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Jeteronomy the Milestone: V
Posted By Alex Belth On July 8, 2011 @ 1:30 pm In 1: Featured,Bronx Banter | Comments Disabled
Reggie Jackson was my idol when I was growing up. He was more than just a Yankee and I stuck with him when he signed with the Angels. My favorite Yankees were Ron Guidry and Willie Randolph. Later on, I loved Dave Winfield and Rickey Henderson but Don Mattingly was my guy. Which is to say that there is something about the quiet guys that I’ve always admired. Derek Jeter is one of those guys.
But Jeter is more than just a Yankee too, he’s Mr. Yankee. You can argue that Mariano Rivera has been the most crucial Yankee of the past generation. He is the best short-closer of ‘em all, but he’s not the public face of the franchise. Jeter is and it’s hard to write about him and not stumble into a field of cliches–he’s the modern Joe DiMaggio, polite but removed, guarded, plastic. He hustles, never complains, and “plays the game the right way.”
All of which is true but here’s what I’ll always remember about Jeter: he looks like he is having fun. He’s composed, the good student who knows enough to cut a joke when the teacher isn’t looking, not effusive like Jose Reyes, but I’ve rarely seen Jeter not enjoying himself on the field. The opposing players all seem to like him and he’ll chat with the catcher or the first baseman. He smiles–he’s no DiMaggio, he’s not Garbo–and he loves the competition of the game, the big moment. Here’s Tom Boswell:
Baseball has a name for the player who, in the eyes of his peers, is well attuned to the demands of his discipline; he is called “a gamer.” The gamer does not drool, or pant, before the cry of “Play ball.” Quite the opposite. He is the player, like George Brett or Pete Rose, who is neither too intense, nor too lax, neither lulled into carelessness in a dull August doubleheader nor wired too tight in an October playoff game. The gamer may scream and curse when his mates show the first hints of laziness, but he makes jokes and laughs naturally in the seventh game of the Series.
That’s Jeter. Doug Glanville, a former teammate, offers a sharp appreciation today in the Times :
Jeter’s career has been more like a plateau curve. He came on the scene at 20, made a near-instant impact, then stayed remarkably consistent and virtually injury-free year in and year out, cruising on a plane of excellence. In many respects, he spoiled us. When you progress on a flat line, outside observers are lulled into the tacit expectation that this is how it’s supposed to be. Players like this produce so deceptively that we miss the escalating work ethic required to stave off age, the sheer dominating focus it takes to be so steady at such a high level.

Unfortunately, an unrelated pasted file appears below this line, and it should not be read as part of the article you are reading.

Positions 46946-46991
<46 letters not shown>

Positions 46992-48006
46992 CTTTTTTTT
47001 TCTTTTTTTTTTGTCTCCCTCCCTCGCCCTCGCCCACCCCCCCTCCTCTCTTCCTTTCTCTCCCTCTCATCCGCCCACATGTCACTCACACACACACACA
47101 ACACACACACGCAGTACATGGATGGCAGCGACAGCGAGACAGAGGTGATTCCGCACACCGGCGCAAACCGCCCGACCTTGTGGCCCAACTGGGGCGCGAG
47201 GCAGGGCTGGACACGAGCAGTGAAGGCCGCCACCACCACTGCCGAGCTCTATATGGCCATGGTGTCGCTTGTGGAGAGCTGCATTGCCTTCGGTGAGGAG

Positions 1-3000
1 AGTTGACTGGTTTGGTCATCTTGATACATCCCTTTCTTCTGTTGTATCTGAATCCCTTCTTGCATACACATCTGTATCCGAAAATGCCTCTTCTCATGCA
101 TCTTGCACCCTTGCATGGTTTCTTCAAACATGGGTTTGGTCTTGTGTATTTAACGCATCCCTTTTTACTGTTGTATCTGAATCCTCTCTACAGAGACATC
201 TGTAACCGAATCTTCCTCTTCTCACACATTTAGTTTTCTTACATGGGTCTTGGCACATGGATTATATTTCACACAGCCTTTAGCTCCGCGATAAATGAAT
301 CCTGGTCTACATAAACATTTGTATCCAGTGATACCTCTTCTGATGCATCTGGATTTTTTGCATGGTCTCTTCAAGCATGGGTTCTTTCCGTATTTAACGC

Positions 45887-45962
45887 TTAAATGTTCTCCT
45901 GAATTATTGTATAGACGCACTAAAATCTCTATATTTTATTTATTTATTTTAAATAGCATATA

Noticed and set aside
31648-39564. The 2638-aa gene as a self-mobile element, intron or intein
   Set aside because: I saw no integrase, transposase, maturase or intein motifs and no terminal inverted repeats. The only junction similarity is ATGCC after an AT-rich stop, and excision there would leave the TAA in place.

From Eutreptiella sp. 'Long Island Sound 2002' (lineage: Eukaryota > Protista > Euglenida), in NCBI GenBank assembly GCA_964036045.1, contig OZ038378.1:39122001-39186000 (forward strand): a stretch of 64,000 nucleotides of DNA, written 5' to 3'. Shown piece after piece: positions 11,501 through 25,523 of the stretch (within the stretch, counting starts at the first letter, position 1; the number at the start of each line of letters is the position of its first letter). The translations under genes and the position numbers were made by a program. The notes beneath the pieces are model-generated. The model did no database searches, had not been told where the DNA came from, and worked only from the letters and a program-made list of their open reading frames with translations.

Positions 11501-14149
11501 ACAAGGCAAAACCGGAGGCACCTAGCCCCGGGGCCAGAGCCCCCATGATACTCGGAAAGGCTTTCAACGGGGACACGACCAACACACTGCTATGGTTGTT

Now we are watching him slow down, finding out that not even Jeter can avoid the human condition. The fact that the Yankees won 14 of 18 games during his recent time on the D.L. is a reminder that even great personal accomplishment stands on shaky ground when it comes to a humming team machine. So Jeter has two ways to go. He could take his foot off the pedal and ride gravity down the gradual curve to the bottom. Or, it could end much as it began for him and he’ll go down as precipitously as he rose in the game, though his superhero status in the eyes of his supporters may grant him a parachute to soften the landing.
I was at the Stadium one day early in Jeter’s rookie year when I heard a girl yell his name: “Deh-rick Gee-dah.” She had a classic New York accent and she screeched his name again and again. I still here that voice in my head when I see him play. I appreciate that he takes his job seriously but is grounded enough to realize he’s playing a game. He’s never forgotten to enjoy the ride. And we’ve enjoyed it along with him. What more can you ask?
[Photo Credit: N.Y. Daily News]
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 offers a sharp appreciation today in the Times: http://www.nytimes.com/2011/07/08/opinion/08glanville.html?_r=1
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